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Data from the first 'real-world' treatment audit presented at The Royal College of Psychiatrists' International Congress 2013 in Edinburgh show that 60% of patients with treatment-resistant depression achieved complete remission (patients report and show no symptoms) when treated with repetitive Transcranial Magnetic Stimulation (rTMS). These data are in-line with results reported in major treatment centres in the US and Canada.
Results from the 'real-world' audit of the first ten UK patients to be treated with rTMS at The London Psychiatry Centre, showed that six of the ten patients assessed achieved no anxiety or depression symptoms at the end of the treatment. Furthermore, one other patient responded to treatment as indicated by a 50% reduction in their depression score. All patients tolerated the treatments well with no significant side effects, with two subjects reporting an occasional mild headache, responding to paracetaomol.
Dr Rafael Euba, Consultant Psychiatrist at the Centre said, "These data reinforce the body of existing worldwide evidence for rTMS and its proven ability to treat depressed patients who have not responded to drug treatment and/or therapy."
rTMS is a painless and non-invasive method of brain stimulation that relies on electromagnetic induction using an insulated coil placed over the scalp, focused on an area of the brain thought to play a role in mood regulation. Treatment with rTMS is licenced in the UK for adults with depression who have failed to achieve satisfactory improvement from two prior antidepressant medications, at or above the minimal effective dose and duration in the current episode. For these patients, rTMS provides an effective and pain-free alternative to experience relief from depression, without the side-effects that may be associated with more extreme or chemical alternatives.[3,4,5,6,7] Offered widely at high profile hospitals and centres in the US, including John Hopkins and Harvard's McLean Hospital, The London Psychiatry Centre is the first and only clinic to offer rTMS treatment in the UK.
One of the patients who recently completed the four week treatment said, "The treatment shifted the way I approach problems and almost blocks my negative way of thinking. I feel like the person I used to be 30 years ago! I've got my brain back!" After two weeks of treatment, not only had the patient stopped taking her medication completely, she no longer felt the dread she woke up with every day and decided to start doing new things, feeling optimistic about her future.
Around one in ten people in the UK suffer from depression at some point in their lifetime, which is over six million people, a number equivalent to the entire population of Scotland. More frequently prescribed treatments don't always work or are not suitable, plus their side-effects can cause weight gain, low sex drive and even heart problems. Up to 70% of people with depression will continue to experience symptoms despite taking medication and/or receiving psychotherapy. This is known as treatment-resistant depression, which is very common.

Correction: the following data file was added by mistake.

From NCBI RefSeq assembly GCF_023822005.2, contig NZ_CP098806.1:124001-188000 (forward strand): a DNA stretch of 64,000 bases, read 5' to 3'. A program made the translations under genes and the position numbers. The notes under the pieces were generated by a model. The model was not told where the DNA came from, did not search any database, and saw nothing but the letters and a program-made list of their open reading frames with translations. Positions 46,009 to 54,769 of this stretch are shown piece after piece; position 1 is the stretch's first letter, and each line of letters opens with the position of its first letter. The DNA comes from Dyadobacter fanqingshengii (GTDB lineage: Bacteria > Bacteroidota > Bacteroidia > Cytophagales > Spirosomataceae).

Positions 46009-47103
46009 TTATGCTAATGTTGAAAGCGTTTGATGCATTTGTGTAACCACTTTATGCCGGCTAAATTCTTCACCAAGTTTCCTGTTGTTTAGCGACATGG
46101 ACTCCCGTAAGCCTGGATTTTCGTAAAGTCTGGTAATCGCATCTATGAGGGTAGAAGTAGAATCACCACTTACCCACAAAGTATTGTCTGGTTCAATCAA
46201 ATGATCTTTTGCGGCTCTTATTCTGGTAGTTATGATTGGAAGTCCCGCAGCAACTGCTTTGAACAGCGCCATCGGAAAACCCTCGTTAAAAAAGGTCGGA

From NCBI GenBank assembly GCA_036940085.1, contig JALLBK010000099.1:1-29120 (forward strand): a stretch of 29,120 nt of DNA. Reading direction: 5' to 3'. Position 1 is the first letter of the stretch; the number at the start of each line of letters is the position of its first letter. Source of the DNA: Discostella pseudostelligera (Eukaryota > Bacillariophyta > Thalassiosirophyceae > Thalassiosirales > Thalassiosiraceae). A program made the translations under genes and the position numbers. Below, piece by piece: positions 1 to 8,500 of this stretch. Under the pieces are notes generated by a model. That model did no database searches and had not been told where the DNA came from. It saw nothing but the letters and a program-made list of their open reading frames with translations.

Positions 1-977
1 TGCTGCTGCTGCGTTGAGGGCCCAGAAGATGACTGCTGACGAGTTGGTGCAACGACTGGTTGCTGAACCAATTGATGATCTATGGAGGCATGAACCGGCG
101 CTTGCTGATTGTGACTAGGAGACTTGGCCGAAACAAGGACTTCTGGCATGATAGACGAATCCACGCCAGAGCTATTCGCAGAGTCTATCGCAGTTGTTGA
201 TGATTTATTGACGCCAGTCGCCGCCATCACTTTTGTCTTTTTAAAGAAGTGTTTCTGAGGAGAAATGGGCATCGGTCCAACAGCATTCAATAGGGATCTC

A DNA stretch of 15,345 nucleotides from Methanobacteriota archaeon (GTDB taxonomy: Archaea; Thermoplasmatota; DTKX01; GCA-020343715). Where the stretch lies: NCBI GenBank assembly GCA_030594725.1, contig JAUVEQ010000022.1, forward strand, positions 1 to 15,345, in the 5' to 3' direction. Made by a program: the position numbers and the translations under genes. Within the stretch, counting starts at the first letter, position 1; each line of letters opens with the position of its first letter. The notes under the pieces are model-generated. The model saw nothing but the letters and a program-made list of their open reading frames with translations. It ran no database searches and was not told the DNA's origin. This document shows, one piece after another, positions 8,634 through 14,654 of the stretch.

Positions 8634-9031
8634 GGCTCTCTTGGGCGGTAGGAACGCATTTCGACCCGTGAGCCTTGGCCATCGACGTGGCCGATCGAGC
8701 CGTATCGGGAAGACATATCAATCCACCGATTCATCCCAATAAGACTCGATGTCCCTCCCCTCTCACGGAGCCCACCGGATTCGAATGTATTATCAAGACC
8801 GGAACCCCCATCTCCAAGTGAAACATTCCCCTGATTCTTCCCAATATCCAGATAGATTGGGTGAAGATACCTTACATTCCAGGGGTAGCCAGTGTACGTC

According to larger international clinical studies, one in two patients who were unresponsive to antidepressant medication experience a significant improvement in their depressive symptoms when treated with rTMS, while 1 in 3 experiences recovery. Patients with resistant depression treated with rTMS also benefited from a shorter recovery time of around 4 weeks. This compares to those trying alternative medications that would typically experience improvements in around 6-9 months, if recognised treatment protocols are followed.
A further 13 patients have been treated with rTMS since the audit presented recently, with all of them achieving complete remission within 4 weeks. An audit of all 23 patients treated showed that 78% of the patients treated at The London Psychiatry Centre with rTMS achieved complete remission, a further 9% improved but did not achieve remission and 13% did not improve.
Around one in ten people in the UK suffer needlessly from depression at some point in their lifetime and it is thought that a large number of people are still undiagnosed. The condition can impact every aspect of a person's life including their ability to work, establish and maintain relationships and their overall quality of life. Depression has also been associated with an increased risk of cardiovascular disease, such as heart attack and stroke.[9,10,11,12]
rTMS is a non-invasive method of brain stimulation that relies on electromagnetic induction using an insulated coil placed over the scalp, focused on an area of the brain thought to play a role in mood regulation. The coil generates brief magnetic pulses, which pass easily and painlessly through the skull and into the brain. The pulses generated are comparable to those generated by magnetic resonance imaging (MRI) machines. When these pulses are administered in rapid succession, it is referred to as "repetitive TMS " or "rTMS", which can produce longer lasting changes in brain activity.4 Clinical studies have consistently shown that rTMS is effective in treatment- resistant depression,[6,14,15,16,17,18,19,20]. rTMS has been licensed in the UK to treat patients with depression who have not seen a satisfactory response to 2 antidepressants.
In comparison to more extreme alternatives such as electroconvulsive therapy (ECT), rTMS is considerably less invasive, has minimal side effects, and has proven to offer equivalent health benefits. rTMS is therefore seen as a safe middle step in people who do not respond to antidepressants, before considering ECT. In the US, rTMS is offered as a standard therapy in a number of high profile health clinics including John Hopkins and the Mayo Clinic.